Recommended Action: Replicate NESSC’s Collegiate Endorsement in Other States

September 8, 2016 by

CollegeWe are in the midst of our annual reflection on the field of competency education – What is changing? What is working? What are the big issues that are emerging? In what is the field getting stronger or not?

Our field, that set of organizations and people that support or influence states, districts, schools, and educators in advancing competency education, continues to get stronger. There are more organizations every year that are doing work in the arena of competency education, although sometimes clumsily (I just read a short piece by McKinsey on personalization that seemed to confuse competency-based with online learning). We definitely want more organizations, especially organizations working within states and regions, to be joining the party.

However there are three downsides we need to watch out for:

#1 Limited Understanding: Organizations that haven’t taken the time to really understand competency education and offer a contorted or shallow view. (We love it when organizations bring new insights and depth and push our thinking on competency education.) To avoid this, we have to stretch ourselves to lend a helping hand to those organizations early on.

#2 Competition for Funding: It’s bound to happen when there are a lot of organizations working in the same field. So it’s very important that we address #1 i so that funders don’t invest in organizations that might lead us astray or cause unnecessary turmoil or confusion in the field. In addition, we need to make sure we are using funding as effectively as possible to clear the way for educators and tackle the big issues.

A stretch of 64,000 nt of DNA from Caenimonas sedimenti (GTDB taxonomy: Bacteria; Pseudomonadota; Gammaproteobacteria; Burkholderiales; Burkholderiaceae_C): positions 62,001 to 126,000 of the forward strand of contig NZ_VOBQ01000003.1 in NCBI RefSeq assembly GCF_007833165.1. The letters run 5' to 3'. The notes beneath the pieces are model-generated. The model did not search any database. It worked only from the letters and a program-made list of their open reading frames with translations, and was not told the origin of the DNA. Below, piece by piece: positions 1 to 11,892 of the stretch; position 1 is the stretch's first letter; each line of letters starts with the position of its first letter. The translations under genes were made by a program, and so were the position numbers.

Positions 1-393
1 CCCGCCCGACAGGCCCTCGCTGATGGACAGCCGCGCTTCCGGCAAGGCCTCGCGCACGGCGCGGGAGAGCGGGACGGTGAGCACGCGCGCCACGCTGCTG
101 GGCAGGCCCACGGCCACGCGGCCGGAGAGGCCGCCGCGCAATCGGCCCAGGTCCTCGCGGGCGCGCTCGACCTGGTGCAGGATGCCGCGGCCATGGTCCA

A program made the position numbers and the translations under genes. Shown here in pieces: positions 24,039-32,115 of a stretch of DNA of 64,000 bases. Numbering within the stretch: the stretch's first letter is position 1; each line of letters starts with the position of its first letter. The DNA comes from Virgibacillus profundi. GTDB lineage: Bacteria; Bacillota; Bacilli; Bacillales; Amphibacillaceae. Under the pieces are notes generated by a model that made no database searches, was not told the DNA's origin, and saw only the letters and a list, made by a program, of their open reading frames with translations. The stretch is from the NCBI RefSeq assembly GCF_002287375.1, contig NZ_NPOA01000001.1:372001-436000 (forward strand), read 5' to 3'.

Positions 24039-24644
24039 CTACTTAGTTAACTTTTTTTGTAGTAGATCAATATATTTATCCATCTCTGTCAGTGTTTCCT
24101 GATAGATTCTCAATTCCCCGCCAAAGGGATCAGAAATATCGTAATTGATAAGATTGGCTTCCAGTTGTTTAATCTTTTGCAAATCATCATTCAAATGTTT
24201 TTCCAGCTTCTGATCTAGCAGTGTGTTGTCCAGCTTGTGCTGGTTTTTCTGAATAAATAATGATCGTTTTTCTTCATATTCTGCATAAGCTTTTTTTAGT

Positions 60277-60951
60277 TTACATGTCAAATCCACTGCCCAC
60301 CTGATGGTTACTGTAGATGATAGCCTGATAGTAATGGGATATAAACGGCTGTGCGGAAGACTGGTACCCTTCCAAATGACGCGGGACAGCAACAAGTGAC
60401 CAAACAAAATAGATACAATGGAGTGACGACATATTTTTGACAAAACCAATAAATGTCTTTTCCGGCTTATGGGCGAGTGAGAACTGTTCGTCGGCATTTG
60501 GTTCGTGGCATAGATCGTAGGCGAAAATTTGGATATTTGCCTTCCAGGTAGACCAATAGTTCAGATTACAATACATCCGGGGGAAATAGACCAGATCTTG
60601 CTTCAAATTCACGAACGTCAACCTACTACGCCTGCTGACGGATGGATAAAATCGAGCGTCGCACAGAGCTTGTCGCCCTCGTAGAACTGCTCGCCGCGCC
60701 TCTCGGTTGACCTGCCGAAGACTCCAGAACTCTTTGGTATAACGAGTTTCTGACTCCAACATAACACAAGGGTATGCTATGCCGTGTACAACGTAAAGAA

#3 Looking for a Way to Contribute: New organizations build capacity and then need something to do to make a contribution. No one organization can do everything, and we need to work together to make sure that we are tackling as many of the important things as we can. This requires some level of coordination and speaking with other organizations when creating a new project or initiative.

This brings me to my recommendation for a very important initiative that no one is doing right now, as far as I know. We really, really, really need state and regional organizations to replicate what the New England Secondary School Consortium has done in engaging institutions of higher education in making the proficiency pledge: 67 colleges and universities endorsed proficiency-based learning and pledged not to disadvantage students who went to proficiency-based high schools. They have cleared away a perceived obstacle: the possibility that students in proficiency-based schools might be less competitive in some way in the college admissions process. (This handout is a pdf file that explains the Collegiate Endorsement initiative.)

NESSC did this by convening representatives of higher education to talk about a proficiency-based transcript and diploma and then asking them to make a public pledge (below). They then had each of the college’s endorsements linked to their website for any school counselor to use when talking with students and parents. Brilliant! (more…)

Creating a Seamless P-20 System in Illinois

September 6, 2016 by

IllinoisWe do our best to stay on top of which districts are converting and what is going on in the states regarding competency education. But we were totally surprised when we heard about the Illinois legislature unanimously passing HB5729 Postsecondary and Workforce Readiness Act, which includes a K12 pilot for competency-based education.

Luckily, I got to meet a few members of the incredible team in Illinois, all of whom worked closely together around HB5729, at an Achieve Competency-Based Pathways meeting. Thanks to Ben Boer from Advance Illinois for his presentation.

Here are some of the highlights of what I learned about Illinois’ effort. The emphasis on creating a calibrated, transparent and accountable transition in mathematics is opening a door to much needed conversations between higher education and K12.

Overarching Goal: HB 5729 was created to address the goal of the state’s P20 Council to have 60 percent of Illinoisans have a postsecondary degree or credential by 2025. An earlier piece of legislation, HR477, established four advisory committees that built consensus around the ideas introduced in HB5729. Through this process, a framework for college and career readiness was developed that introduced ideas of personalization and alternative methods of credit acquisition (i.e., competency education). The framework explicitly identifies the concrete steps of career development, college awareness, and financial literacy. The goal is to create a more aligned system that includes K12, institutions of higher education (IHE), and employers. (more…)